HIV: The Ultimate Evolver (1 of 3)

Evolutionary biologists can help uncover clues to new ways to treat or vaccinate against HIV. These clues emerge from the evolutionary origins of the virus, how human populations have evolved under pressure from other deadly pathogens, and how the virus evolves resistance to the drugs we’ve designed. Controlling the disease may be a matter of controlling the evolution of this constantly adapting virus.

HIV micrographThe human immunodeficiency virus (HIV, shown here budding from a white blood cell) is one of the fastest evolving entities known. It reproduces sloppily, accumulating lots of mutations when it copies its genetic material. It also reproduces at a lightning-fast rate—a single virus can spawn billions of copies in just one day. To fight HIV, we must understand its evolution within the human body and then ultimately find a way to control its evolution.

Taking an evolutionary perspective on HIV has led scientists to look in three new directions in their search for treatments and vaccines:

• What are the evolutionary origins of HIV?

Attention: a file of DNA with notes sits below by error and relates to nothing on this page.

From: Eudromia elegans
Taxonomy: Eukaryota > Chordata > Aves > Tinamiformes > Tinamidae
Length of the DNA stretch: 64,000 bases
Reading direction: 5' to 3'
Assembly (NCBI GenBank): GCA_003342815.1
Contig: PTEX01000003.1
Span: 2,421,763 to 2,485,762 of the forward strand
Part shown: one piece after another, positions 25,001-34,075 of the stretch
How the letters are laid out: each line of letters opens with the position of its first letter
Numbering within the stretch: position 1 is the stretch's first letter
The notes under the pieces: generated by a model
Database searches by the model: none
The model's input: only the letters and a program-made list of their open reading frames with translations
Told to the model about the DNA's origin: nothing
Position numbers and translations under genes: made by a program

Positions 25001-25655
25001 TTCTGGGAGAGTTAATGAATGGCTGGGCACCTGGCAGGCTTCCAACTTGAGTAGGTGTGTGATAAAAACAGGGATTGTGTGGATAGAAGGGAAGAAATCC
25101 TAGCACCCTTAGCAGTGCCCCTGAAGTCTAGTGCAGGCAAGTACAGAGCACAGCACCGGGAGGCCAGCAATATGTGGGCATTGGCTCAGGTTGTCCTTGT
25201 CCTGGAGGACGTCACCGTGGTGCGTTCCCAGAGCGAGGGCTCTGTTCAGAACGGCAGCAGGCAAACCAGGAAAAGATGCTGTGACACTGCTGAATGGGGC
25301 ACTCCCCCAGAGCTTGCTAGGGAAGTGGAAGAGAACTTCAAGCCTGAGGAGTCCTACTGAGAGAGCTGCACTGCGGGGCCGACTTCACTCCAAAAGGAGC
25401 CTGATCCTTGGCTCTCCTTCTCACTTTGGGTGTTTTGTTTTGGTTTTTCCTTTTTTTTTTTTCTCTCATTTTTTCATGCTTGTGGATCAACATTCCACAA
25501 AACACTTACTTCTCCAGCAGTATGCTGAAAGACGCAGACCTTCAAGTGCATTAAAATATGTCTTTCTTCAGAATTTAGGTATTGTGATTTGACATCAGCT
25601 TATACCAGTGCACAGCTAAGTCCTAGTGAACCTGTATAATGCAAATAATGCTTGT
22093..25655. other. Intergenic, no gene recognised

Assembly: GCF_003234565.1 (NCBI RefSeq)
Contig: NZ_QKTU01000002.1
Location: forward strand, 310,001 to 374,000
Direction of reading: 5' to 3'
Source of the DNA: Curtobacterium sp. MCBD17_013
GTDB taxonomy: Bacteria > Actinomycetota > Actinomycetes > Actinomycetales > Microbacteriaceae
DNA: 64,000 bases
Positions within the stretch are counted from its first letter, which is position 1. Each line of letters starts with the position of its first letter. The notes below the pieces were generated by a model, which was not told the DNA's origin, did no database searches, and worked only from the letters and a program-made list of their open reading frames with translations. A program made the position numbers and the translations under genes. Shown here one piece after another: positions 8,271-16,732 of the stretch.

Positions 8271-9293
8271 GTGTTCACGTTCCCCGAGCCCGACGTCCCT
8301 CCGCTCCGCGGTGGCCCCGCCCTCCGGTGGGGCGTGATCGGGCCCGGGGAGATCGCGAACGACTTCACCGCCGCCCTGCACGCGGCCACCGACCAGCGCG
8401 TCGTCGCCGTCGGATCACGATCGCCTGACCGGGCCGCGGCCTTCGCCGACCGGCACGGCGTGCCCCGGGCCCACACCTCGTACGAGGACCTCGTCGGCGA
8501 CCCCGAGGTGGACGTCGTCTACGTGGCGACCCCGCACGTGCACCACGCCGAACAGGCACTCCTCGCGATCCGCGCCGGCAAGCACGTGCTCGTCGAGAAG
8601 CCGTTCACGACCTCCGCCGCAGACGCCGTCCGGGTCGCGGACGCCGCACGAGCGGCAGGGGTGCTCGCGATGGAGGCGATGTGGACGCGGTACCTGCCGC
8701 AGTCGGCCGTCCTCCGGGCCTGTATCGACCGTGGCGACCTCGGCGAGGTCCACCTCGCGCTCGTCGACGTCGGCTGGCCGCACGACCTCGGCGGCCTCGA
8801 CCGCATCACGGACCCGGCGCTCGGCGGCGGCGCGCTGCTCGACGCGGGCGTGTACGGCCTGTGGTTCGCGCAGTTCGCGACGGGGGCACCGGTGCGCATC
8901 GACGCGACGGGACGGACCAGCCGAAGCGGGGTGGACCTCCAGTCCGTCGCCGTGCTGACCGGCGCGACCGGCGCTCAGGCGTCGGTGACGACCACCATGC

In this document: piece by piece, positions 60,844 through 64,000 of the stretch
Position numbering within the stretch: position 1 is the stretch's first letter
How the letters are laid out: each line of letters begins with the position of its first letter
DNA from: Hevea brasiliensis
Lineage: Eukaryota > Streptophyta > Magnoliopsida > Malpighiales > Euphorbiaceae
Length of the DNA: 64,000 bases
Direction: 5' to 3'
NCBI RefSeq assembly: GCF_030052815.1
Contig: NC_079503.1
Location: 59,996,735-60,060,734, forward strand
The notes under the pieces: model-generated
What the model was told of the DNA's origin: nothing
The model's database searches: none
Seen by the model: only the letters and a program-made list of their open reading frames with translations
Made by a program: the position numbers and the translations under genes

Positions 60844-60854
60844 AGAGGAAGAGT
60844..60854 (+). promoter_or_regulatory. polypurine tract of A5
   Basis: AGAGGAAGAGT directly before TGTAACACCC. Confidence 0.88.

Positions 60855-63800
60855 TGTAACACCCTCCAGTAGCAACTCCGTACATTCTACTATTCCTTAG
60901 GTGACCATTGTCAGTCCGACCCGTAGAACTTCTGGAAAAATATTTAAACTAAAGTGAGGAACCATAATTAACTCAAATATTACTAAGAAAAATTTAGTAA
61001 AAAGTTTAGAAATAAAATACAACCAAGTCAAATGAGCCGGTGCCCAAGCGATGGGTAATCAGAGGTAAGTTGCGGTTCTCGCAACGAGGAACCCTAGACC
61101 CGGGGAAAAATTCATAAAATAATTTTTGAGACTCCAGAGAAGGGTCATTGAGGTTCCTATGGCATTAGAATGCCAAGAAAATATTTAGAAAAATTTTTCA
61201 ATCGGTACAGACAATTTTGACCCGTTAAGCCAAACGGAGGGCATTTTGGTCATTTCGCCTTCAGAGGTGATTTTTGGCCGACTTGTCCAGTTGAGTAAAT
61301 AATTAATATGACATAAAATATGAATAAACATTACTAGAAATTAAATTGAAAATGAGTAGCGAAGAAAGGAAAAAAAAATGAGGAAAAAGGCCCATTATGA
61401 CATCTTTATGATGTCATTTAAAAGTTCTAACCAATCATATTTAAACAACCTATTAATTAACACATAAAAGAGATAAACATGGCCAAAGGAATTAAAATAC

• Why are some people resistant to HIV?, and
• How can we control HIV’s evolution of resistance to our drugs?

 
Origins of HIV-1

1. What are the evolutionary origins of HIV?
HIV, like any evolving entity, has been deeply marked by its history. Scientists studying the evolutionary history of HIV found that it is closely related to other viruses. Those viruses include SIVs (simian immunodeficiency viruses), which infect primates, and the more distantly related FIVs (the feline strains), which infect cats.

However, studies of these related viral lineages showed something surprising: primates with SIV and wild cats with FIV don’t seem to be harmed by the viruses they carry. If scientists can figure out how non-human primates and wild cats are able to live with these viruses, they may learn how to better treat HIV infections or prevent them altogether.

The diagram shows some of the evolutionary history of HIV as we know it today. An ancestral virus (bottom) evolved into strains that infected chimpanzees (SIV). Over time, new strains began to infect humans (HIV).

 

 

 

• Scanning electron micrograph of HIV-1 budding from a white blood cell courtesy of the CDC.
• Evolutionary origin of HIV diagram, adapted from Evolution: The Triumph of an Idea, by Carl Zimmer, © 2001, Harper Collins Publishers. Used with permission.

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